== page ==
On newsstands now, Lee Jenkins spent a week with the UCLA basketball team and their prized trio of freshman for a feature story for Sports Illustrated.
SI spent last week with No. 3 UCLA and its new souped-up scoring machine, a high-octane apparatus that regularly cracks triple digits, applauds 30-foot shots and encourages four-second possessions while rejecting stilted sets and ball screens. Film sessions are spliced with Warriors highlights, staff meetings include Sasquatch sightings, and a hard drive named Dirk may need more room. "Put on your seat belt," coach Steve Alford instructs his assistants.
The Bruins move fast.
Jenkins' time with the team began during the week as the players watched the Clemson-Alabama national championship game (well, Thomas Welsh just watched a movie) and lasted through the road trip to the Mountain Schools.
Leaf forces an off-balance three by Utah’s Kyle Kuzma—"Like a Chargers defensive back," Alford tells the San Diego native—and Welsh cradles the rebound. The team that does nothing but score wins with a stop, 83–82, improving to 18–1 and sweeping a Pac-12 road trip for the first time in Alford’s four years at UCLA. "Once you build a monster, you have to feed him," LaVar says. "Lonzo eats those W’s."
Read about TJ Leaf and Lonzo Ball’s screenwriting class, an ominous date for Isaac Hamilton’s Winter Quarter final exam, and Tyus Edney watching tapes from the 1995 season—and drawing some comparisons with this team.
Ball was not alive for Edney’s full-court dash in the second round of the 1995 NCAA tournament against Missouri, but early this season he put 4.8 seconds on the clock at Pauley and took off. He made one cut, same as Edney, and beat the buzzer, same as Edney. He sprinted triumphantly to the locker room.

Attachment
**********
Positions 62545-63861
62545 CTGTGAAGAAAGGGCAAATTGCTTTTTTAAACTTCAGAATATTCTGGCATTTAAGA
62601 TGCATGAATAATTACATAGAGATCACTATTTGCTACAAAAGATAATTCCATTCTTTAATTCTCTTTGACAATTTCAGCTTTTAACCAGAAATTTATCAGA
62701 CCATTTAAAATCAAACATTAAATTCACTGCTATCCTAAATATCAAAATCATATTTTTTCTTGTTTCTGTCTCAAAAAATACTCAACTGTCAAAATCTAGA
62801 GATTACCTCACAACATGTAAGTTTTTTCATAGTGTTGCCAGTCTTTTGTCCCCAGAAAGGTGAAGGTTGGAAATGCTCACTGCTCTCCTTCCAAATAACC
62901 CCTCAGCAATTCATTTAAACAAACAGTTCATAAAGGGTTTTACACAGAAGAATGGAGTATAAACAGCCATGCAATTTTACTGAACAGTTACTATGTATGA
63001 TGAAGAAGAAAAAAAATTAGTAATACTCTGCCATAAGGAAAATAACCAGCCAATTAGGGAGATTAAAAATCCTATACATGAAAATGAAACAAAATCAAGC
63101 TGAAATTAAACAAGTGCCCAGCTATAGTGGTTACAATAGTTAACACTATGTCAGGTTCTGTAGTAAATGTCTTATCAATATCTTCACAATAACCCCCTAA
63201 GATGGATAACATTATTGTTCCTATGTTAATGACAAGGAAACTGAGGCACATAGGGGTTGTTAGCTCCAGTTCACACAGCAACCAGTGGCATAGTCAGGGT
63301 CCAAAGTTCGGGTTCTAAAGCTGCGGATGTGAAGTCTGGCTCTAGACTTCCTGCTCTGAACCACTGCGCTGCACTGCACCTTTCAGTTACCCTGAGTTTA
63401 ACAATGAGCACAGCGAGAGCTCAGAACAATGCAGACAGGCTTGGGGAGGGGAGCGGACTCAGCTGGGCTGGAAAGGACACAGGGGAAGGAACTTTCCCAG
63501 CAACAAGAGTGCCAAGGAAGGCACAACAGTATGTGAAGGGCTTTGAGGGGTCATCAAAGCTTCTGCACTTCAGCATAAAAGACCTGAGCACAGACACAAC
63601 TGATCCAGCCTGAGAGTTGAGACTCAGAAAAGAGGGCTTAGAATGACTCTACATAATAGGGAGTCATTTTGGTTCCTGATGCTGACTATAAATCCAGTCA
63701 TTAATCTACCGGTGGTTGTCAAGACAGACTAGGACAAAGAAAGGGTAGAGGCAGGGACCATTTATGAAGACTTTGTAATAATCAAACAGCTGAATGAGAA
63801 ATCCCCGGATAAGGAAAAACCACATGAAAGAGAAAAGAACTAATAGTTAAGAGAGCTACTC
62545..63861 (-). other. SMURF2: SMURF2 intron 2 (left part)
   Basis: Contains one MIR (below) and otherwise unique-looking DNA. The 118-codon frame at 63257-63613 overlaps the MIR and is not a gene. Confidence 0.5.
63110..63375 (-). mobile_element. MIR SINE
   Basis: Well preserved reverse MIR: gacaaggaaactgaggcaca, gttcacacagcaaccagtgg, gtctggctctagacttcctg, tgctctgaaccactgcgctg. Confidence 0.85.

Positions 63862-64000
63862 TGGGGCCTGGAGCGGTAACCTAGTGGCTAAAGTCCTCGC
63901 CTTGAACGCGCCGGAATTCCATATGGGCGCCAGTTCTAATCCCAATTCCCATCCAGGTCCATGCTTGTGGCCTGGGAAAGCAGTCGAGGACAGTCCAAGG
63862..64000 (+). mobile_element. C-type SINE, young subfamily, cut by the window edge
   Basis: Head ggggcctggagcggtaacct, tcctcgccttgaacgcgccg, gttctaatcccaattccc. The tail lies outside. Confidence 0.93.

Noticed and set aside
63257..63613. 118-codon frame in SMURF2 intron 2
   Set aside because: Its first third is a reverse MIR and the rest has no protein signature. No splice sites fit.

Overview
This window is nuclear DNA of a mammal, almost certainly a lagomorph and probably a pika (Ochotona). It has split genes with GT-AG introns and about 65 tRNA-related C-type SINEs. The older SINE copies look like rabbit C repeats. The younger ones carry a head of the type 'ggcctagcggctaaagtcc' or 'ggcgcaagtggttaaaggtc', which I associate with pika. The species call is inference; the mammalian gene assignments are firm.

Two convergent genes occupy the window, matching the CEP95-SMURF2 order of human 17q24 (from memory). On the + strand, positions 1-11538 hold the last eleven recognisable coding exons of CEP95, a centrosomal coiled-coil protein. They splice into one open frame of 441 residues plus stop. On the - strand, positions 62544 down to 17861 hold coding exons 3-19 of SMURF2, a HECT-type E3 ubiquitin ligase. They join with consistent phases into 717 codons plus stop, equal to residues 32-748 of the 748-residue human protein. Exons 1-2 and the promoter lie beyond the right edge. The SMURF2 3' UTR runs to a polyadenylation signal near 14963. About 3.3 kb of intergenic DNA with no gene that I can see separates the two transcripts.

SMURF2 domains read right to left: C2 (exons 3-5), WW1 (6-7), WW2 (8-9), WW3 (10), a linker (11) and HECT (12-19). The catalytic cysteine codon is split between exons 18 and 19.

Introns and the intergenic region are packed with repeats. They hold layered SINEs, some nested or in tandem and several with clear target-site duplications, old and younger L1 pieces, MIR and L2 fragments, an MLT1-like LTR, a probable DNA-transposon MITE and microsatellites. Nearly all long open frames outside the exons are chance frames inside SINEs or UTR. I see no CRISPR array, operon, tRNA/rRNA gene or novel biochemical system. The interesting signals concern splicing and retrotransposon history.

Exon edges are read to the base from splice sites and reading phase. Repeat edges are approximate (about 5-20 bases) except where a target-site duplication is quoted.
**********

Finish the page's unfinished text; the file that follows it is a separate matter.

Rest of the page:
This is a must read for Bruin fans.
In the LA Times, Ben Bolch breaks down the numbers behind UCLA’s "Showtime" offense, and spends time with new UCLA analytics guru, one Kory Alford.
UCLA Coach Steve Alford was unequivocal in his desire for his team to take more three-pointers this season, in part because his roster featured seven rotation players who could make shots from long range. Another reason was Kory Alford’s chart showing how the Bruins had lagged behind the NCAA average for the percentage of three-point shots in recent seasons while also allowing their opponents to take too many three-pointers.
Those numbers have flipped this season, with UCLA taking 39.0% of its shots from three-point range while allowing opponents to take 33.0% of their shots from beyond the arc. The NCAA average is 36.2%
In his College Hotline column, Jon Wilner analyzes the Pac-12 schedules, both on the whole for the conference, and some thoughts for each team.
UCLA: The Bruins are the unfortunate winner of the toughest (on paper) back-to-back assignment in the conference: Visit Seattle on a Saturday, then head to Salt Lake City the following Friday — a late season, road double whammy with the potential for both to be bad-weather games. Add Texas A&M, improving Hawaii and a trip to Memphis, and the schedule alone will make a rebound season difficult.
The women’s basketball team defeated our crosstown rivals last night by a score of 74-59.
The #2-ranked men’s volleyball team defeated Cal Baptist Wednesday night to advance to 5-1 on the season, and 2-0 in MPSF play.
And here is your week in rankings:
This week in rankings:— UCLA Athletics (@UCLAAthletics) January 18, 2017
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